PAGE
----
115.8

115.0

114.7

CITIES PRICED IN JAN., APR.,
JULY, OCT.
4/
Boston
Kansas City
Minneapolis
Pittsburgh
Portland, Ore.

113.1
115.3
115.6
113.8
115.5

April
1950

July

101.2

182.1
185.6

September
1952

117.0 6 /
115.0
113.2

117.6
115.0
115.3
117.1
116.9

Atlanta
Baltimore
Cincinnati
St. Louis
San Francisco

115.5
114.5

August
1952

CITIES PRICED IN FEB., MAY,
AUG., NOV.
4/
Cleveland
Houston
Scranton
Seattle
Washington, D. C.

4/
5/
Z/

July
1952
113.7
115.3
114.9 5/
113.0
114.7

CITIES PRICED IN MAR., JUNE,
SEPT., DEC.
4/

1/
2/
3/

112.4
114.7

115.0

115.8
112.1

114.0
115.8
114.0
114,6
114.1

115.1

116.8
113.2

116.8

11k.2

198.6

102.8
102.8
101.3
100.9
101.6

197.3
194.2
187.3
191.7

1953

101.4
102.1 5/
99.9

191.4
193.5

101.5

200.0

June
1950

September
1953

101.3
101.6
101.2
101.1

199.4
197.7
194.2
195.4
199.8

100.9

May
1950

August
1953

100.4
103.5
100.2
102.0
101.6

196.1
197.7

188.1
199.6
187.5

See General Explanation at end of tables.
These are the same indexes shown in columns 1, 2 or 3, converted to a base of 1935-39 * 100.
The U.S. Average is based on prices collected in 46 cities. In addition to the 20 cities listed individually, 26 cities
are included in the national average. Indexes are not calculated for these 26 cities.
Foods, fuels, rents and a few other items priced monthly; other commodities and services priced quarterly.
June 1952 and June 1950; formerly priced March, June, September, December.
August 1952 and May 1950; formerly priced February, May, August, November.

TABLE 3.

City

U.S. AVERAGE
Chicago
Detroit
Los Angeles
New York
Philadelphia

CONSUMER PRICE INDEX 1/ -- PERCENT CHANGES FROM AUGUST 1953 TO SEPTEMBER
U.S. Average and Five Cities Priced Monthly
All Items and Commodity Groups

All
Items

Food

Housing

S/

3/

0.2

- 0.3

0.3

0.3
0

0.2
0
0.4
0.4
- 0.7

0.4
0.2
0.2
0.2

0.3
0.4
0.3

0.3

Apparel

y
1.1
- 0.1
1.3
1.6
2.7

Medical
Care

Personal
Care

Reading
&
Recreation

1.0

See footnotes on table 1 and General Explanation at end of tables.




Transportation

1953

-

Other
Goods &
Services
5/

0.1

0.7

0.2

0.2

0.1

0.4
0.3
0.5
0.1
0.4

0
- 0.1
0.2
0
0.1

0.1
0.2
0.2
0.1

- 0.4
0
1.2
0.2
2.2

0.1
0
0.6
0.1
0.2

0.5

5

TABLE 4. CONSUMER PRICE INDEX 1/ — ALL ITEMS AND COMMODITY GROUPS
September 1953 Indexes and Percent Changes, June 1953 to September 1953
U.S. Average and 10 Cities Priced in September

City

All
Items

Total
Food

Total

2/

2/

Rent

Housing
! Solid
Fuels
Gas &
Elec&
triFuel
city
Oil

TransHouse- | HouseApparel portahold
furtion
nish- Operaings
tion
it/

Medical
Care

Pt
sonal
Care

Other
Reading & Goods &
Recre- Services
ation
:

5/

September 1953 Indexes (1947-49 s 100)
U.S. AVERAGE

115.2

Atlanta
Baltimore
Chicago
Cincinnati
Detroit
Los Angeles
New York
Philadelphia
St. Louis
San Francisco

117.6
115.0

116.6
115.3
116.9
116.2
113.2
115.2
117.1
116.9

114.7
114.7
112.5
116.9
116.7
113.8
112.6
115.7
115.7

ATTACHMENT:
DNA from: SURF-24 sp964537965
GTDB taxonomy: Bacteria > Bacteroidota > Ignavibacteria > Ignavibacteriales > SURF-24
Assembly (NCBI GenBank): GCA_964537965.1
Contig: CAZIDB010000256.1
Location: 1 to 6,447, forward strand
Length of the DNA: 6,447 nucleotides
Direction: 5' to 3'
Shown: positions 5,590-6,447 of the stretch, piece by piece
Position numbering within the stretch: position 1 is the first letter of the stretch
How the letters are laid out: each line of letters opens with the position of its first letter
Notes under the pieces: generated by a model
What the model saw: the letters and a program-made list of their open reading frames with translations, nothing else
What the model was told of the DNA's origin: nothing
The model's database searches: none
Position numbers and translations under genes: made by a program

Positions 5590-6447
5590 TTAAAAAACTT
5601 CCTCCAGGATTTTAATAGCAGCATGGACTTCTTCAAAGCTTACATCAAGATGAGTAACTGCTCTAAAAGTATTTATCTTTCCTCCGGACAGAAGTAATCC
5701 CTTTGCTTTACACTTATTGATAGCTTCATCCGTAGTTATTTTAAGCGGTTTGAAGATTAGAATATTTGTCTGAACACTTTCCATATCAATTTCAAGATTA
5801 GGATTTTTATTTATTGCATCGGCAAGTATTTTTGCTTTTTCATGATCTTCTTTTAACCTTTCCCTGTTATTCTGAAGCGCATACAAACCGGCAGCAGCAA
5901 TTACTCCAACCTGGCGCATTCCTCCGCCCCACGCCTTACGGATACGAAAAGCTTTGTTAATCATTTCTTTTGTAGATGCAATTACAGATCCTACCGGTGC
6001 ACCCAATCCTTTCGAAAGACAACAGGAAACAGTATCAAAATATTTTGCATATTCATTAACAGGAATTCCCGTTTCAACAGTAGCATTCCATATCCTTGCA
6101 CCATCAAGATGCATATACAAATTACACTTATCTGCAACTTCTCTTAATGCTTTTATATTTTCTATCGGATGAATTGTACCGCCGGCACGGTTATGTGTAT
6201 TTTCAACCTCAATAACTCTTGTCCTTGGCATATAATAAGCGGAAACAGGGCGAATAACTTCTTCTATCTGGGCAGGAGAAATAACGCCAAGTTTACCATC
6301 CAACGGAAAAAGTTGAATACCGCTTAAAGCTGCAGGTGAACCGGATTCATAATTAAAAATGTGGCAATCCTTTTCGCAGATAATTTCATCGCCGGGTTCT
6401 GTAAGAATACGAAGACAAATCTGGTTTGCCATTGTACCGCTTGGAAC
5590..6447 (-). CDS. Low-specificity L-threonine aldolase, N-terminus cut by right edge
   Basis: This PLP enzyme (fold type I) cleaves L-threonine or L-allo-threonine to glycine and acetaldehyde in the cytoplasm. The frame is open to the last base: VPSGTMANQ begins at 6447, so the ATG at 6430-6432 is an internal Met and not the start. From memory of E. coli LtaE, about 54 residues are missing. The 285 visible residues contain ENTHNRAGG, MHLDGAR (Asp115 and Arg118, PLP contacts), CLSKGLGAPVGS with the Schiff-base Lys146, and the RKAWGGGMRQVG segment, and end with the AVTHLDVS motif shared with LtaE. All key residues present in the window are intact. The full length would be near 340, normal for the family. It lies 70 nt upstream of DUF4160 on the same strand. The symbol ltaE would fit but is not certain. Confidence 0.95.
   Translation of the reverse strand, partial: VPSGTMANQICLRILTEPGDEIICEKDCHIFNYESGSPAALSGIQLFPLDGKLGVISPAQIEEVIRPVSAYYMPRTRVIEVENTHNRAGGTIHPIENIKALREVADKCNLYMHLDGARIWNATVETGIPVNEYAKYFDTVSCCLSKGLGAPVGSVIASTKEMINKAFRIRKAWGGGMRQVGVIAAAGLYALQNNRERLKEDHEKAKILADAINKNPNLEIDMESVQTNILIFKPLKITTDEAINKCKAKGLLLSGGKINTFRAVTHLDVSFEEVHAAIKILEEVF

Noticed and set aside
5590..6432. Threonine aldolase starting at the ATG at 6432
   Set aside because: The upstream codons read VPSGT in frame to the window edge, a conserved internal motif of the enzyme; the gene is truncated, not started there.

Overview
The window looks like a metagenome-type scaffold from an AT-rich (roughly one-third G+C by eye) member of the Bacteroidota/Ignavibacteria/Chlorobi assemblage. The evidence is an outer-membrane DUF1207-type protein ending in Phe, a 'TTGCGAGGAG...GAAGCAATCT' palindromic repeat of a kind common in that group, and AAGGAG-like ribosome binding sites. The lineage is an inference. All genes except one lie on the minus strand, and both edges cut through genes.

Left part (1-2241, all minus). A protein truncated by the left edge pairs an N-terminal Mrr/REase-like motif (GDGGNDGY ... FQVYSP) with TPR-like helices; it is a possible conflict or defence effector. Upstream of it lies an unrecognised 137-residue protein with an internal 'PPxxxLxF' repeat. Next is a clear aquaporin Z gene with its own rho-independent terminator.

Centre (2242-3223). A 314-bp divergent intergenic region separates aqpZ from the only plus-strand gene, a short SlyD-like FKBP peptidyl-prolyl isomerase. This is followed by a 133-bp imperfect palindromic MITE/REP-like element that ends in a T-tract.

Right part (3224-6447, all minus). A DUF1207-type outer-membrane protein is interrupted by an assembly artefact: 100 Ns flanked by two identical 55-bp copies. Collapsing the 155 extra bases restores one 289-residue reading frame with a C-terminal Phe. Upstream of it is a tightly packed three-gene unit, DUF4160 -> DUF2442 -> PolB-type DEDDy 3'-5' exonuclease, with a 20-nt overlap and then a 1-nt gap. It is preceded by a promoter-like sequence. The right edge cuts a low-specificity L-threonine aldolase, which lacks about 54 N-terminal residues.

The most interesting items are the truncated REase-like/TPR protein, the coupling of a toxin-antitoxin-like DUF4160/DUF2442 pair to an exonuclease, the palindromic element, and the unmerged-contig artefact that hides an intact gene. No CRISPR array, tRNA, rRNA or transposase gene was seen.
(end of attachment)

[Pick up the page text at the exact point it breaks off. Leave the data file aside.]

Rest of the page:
114.1

118.4

126.0

106.9

124.6

108.1

116.0

105.3

130.7

122.6

112.9

1 0 7 . 8 j 118.5

124.0
113.6
123.6
116.5
120.4
124.0
115.1
113.3
118.6
118.3

129.1
121.7
135.5

108.8
97.4
99.9
113.2
109.3
109.5
108.8
101.8
99.4
130.1

115.9
124.5
122.9
125.2
118.7

113.8
103.2
109.8
103.9
110.6
110.7
107.7
110.4
109.4
109.7

127.7
109.2
120.2
121.
106.4
107.7
118.8
113.4
II7.2
109.0

111.1
103.5
108.4
104.9
IO3.2
104.2
105.9
106.5
106.0
105.1

129.1
140.1
133.8
131.6
127.2
127.6
134.0

115.0
108.1
114.3
109.7
119.5
117.8
106.9
116.9
110.0
112.9

111.2
113.0
110.9
99.7
109.6
103.3
106.4

•135.3
137.0
143.6

117.2
132.6
121.2
123.0
121.4
120.4
121.6
120.4
133.0
122.6

1..0

1..2

0.3

128.8
123.0
130.7

Percent Change —
U.S. AVERAGE
Atlanta
Baltimore
Chicago
Cincinnati
Detroit
Los Angeles
New York
Philadelphia
St. Louis
San Francisco

0.1

0.9

0.4
0.2
0.1
- 0.1 i
0.1
1.1
0
0.7
0
0.3
0.7
1.3
1.1
0.5
- 0.1
0.5
0.6
1.1
0.7

1.1
0.3
2.7
1.3
1.2
0.4
0.6
0.6
2.5
1.1

0.6

2.2

0.5

6/ 0.9
1.2
9.7

0.2
0.1
- 0.1
0.1
0.9
0
0.8
0
- 0.7
0

I5 /

!
j!
i
!i
!
1
!
|
1 1 1 . 3 ;|
9 9 . 8 •'
104.7

117.6
119.0
113.0
123.6
114.4
119.1
122.2
116.7
115.3

June 1953 to September 1953

;

2,,3
3-.3
2..0
2,.6
5,.7
1..5

I

\

p

!0<

!1

.1

0.5 |1

0..7

.7
1..0
0 11 - 0,.7
- 0..2
0., 1
1.- cy
1.3 1
,1
4.? 1
- 0. c
- 0.2
- 0.,3
- 0..2
- 0.• 3 ::
0.1
I,
,0
0. '-">
- 0..6
2,.3
0. "
0.
^ )
X ,, 3
0,
0
-1'

t
.4
j
!\
4!, 1
2..2
!|
!
1
1/ through 5 / , see footnotes on table 1 and General Sxplanation at end of tables.
5 / Change from March 1953 to September 1953-

- 0,. 1
0..9

1.

.2
c..2
0..6
c. 1
1.• 3
0.. 1
1.

J_

- 1.
C.
i
1.
I
1:
!
1.
!
.i !
0, 4 !!
0. 0 1!
' ' 1
0., 1 '
- c., 1 !
T
>3 j•

0.2

, 51 0 . 2
,0 ! 0.1
, P 0.8
Q
0.3
0.2

0.6
0.2
0

0.3

0
0.1
5.3
C.9
0.6
- 1.1
- 0.4
-

-

0
0.1
0.1
0.2
0.1
0.4

0.7
0.3 i:
- 0.8 ;
0.2
:
- 0.3
0.5
-0.1
- 0.4

TABLE 5. CONSUMER PRICE INDEX 1/ — FOOD AND ITS SUBGROUPS
September 1953 Indexes and Percent Changes, August 1953 to September 1953
U.S. Average and 20 Large Cities
( I 9 V M 9 , 100)

Dairy
Products
Percent
Index Change